(National Sentinel)Â Collusion:Â Since before President Donald J. Trump took office the so-called â€œMainstreamâ€ media was doing its best to convict him in the court of public opinion of â€œcolludingâ€ with the Russians to â€œsteal the electionâ€ from Hillary Clinton.
In story after story, the legacy media published one suggestive story after another, each onlyÂ allegingÂ that something nefarious took place but, several paragraphs into each piece meekly acknowledging that, in reality, no evidence of criminal activity or â€œcollusionâ€ had been found.
But as it turns out many of these same legacy media outlets are the ones who have nefarious business ties to Russia â€” including the Left-wingÂ Slate,Â Washington Post, andÂ Newsweek, among others.
In fact, according to an investigation byÂ The Daily Caller, those news organizations and some very large Internet-based social media companies like Facebook and AOL also share the same times to Russian firms:
A dozen major American media and Internet outlets hired a Russian company called EastBanc Technologies to help with IT and web services, according to a Daily Caller News Foundation investigation. The companies include The Washington Post, Time, Newsweek, Slate, Facebook, AOL, Comcast and U.S. News & World Report.
The news site noted that former U.S. intelligence officers have deeply criticized those same media outlets for their rampant hypocrisy in retaining the services of a Russian firm, while at the same time pointing a finger at Team Trump and others within the presidentâ€™s circles who have, at best, inconsequential ties to Russia.
In addition to the hypocrisy, the same former intelligence officials also called the American media companies extremely naive for trusting their cybersecurity to a company based in a hostile foreign nation.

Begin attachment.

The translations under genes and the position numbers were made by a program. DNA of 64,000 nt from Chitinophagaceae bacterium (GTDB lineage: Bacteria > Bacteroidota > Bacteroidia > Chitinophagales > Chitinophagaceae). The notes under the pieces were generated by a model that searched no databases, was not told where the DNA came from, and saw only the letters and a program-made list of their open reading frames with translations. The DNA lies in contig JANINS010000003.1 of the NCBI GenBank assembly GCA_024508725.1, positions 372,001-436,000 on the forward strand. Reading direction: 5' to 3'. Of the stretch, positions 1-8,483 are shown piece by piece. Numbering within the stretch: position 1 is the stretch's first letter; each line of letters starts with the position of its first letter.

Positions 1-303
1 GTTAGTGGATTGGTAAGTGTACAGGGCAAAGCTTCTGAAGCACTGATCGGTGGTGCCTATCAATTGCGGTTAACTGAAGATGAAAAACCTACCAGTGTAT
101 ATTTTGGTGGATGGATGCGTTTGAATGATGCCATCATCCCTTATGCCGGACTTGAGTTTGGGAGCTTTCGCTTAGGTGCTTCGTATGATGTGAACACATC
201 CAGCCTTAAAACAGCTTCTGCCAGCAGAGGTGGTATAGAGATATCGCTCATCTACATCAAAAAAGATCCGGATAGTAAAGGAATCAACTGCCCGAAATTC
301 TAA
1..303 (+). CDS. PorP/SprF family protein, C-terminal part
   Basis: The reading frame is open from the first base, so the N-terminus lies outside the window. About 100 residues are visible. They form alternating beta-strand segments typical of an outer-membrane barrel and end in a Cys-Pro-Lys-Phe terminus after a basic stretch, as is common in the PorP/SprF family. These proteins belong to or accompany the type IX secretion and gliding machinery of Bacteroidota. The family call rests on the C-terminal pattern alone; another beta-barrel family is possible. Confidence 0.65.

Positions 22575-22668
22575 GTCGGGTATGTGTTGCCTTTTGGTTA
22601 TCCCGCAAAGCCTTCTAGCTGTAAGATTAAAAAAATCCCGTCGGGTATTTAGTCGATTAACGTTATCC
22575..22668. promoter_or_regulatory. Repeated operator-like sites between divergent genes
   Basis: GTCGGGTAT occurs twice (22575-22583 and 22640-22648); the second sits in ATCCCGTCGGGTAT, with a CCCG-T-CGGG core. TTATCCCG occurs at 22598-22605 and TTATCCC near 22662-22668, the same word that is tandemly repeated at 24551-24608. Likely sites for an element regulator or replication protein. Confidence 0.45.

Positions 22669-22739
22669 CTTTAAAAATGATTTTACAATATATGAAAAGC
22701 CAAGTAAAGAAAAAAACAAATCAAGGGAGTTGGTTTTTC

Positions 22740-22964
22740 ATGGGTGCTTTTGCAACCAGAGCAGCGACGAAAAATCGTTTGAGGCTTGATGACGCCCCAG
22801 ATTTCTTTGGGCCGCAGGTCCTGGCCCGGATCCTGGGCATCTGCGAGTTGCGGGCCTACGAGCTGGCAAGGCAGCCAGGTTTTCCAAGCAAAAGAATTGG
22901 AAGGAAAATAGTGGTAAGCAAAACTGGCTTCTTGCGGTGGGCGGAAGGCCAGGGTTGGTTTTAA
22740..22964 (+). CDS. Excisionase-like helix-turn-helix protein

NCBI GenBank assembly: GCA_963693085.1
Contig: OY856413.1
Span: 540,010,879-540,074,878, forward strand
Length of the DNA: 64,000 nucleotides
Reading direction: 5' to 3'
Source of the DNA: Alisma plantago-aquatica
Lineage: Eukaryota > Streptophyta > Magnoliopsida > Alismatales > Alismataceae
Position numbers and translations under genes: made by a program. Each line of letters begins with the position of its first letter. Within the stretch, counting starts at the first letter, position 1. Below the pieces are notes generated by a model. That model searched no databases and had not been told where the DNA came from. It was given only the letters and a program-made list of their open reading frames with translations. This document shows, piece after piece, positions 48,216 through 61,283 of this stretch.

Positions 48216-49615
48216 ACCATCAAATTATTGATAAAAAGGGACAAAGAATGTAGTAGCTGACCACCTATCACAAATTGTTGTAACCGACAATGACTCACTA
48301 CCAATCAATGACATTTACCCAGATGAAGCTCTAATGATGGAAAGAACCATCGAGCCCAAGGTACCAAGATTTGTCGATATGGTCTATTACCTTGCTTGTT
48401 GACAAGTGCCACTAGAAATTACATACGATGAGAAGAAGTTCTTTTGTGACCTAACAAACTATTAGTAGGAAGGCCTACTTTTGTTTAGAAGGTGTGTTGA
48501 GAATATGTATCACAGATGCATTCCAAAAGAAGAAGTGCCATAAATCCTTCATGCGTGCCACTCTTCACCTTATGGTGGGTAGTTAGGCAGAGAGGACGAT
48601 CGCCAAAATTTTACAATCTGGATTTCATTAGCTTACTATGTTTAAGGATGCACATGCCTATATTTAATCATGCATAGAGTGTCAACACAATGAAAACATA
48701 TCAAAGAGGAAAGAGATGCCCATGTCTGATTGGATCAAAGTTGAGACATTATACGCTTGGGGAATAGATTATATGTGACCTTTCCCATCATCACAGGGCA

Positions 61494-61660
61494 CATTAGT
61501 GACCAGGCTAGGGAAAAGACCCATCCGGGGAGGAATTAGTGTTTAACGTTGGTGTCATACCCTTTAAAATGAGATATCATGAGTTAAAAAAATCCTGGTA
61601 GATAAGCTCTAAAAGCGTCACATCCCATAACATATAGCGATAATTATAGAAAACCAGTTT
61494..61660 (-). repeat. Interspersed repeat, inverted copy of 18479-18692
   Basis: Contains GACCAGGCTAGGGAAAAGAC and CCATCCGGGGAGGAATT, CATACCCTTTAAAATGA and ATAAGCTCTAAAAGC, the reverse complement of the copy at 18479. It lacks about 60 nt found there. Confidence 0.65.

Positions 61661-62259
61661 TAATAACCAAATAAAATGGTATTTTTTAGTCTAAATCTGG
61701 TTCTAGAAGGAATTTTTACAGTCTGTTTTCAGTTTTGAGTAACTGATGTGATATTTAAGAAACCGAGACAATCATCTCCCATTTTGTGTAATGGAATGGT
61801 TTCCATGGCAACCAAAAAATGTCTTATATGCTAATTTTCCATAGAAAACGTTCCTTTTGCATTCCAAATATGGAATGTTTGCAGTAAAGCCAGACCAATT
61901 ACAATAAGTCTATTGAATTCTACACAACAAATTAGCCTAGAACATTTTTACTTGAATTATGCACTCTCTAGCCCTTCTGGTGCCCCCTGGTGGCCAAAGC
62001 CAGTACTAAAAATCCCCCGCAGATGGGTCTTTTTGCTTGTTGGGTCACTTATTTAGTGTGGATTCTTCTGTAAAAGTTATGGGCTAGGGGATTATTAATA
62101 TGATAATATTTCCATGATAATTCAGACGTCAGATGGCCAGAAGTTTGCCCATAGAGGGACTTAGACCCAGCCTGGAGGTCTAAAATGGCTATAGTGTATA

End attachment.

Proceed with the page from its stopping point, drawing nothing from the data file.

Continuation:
â€œThis clearly is a hypocrisy issue,â€ said retired Col. James Waurishuk, a former deputy director for intelligence at the U.S. Central Command and a senior national security analyst with the National Security Council under PresidentÂ George H.W. Bush. â€œAll of the media companies have reported Trump and the Russian collusion story that all things Russians are bad. So why are they doing business with a Russian company?â€
Though EastBanc is incorporated in Washington, D.C., and on the surface, it looks like a stand-alone American information technology firm, itâ€™s not. A counterpart firm, also called EastBanc,Â is based in Novosibirsk, Russia,Â which is located in Siberia.
â€œThe companyâ€™s office is located in the Academgorodok of Novosibirsk,â€ according to the companyâ€™s Russian-language website,Â which was translated via Google Translate.Â â€œThere are more than 100 specialists in the staff.â€
The company provides typical IT services â€” data analytics, business intelligence, and cloud services, among others. The relationship between both firms is located in a 2014 PowerPoint presentation produced by the company,Â which posted Russian and U.S. officersÂ side by side along with their U.S. and Russian clients.
Since Trump won the 2016 election â€” quite unexpectedly, given the pre-election polling data nearly everyone believed â€” the U.S. â€œmainstreamâ€ press has beenÂ hammering home the false narrative that Trump and Moscow colluded, and that Team Trump members have nefarious and illegal connections to the Russian government.Â
But come to find out U.S. media and Internet companies comprise EastBancâ€™s biggest client collection, 12 of 54 listed customers. â€œAbout a quarter of its clients listed on its American website are media and Internet companies,â€Â The Daily Caller reported.
An editorial board member on NATOâ€™s Defense Strategy Communications Journal, J. Michael Waller, toldÂ The Daily CallerÂ that EastBancâ€™s ability to access the back end of American media and Internet companies could provide a boon of sensitive â€” and perhaps even classified â€” data to Russian government officials.
â€œLetâ€™s say youâ€™re Newsweek. And you have a reporter whoâ€™s been there for a long time, who has built his career with sources within the CIA,â€ he said. â€œWouldnâ€™t you, if you were Russian intelligence, want to know who his sources are within the CIA?â€
A version of this story first appeared at NewsTarget.
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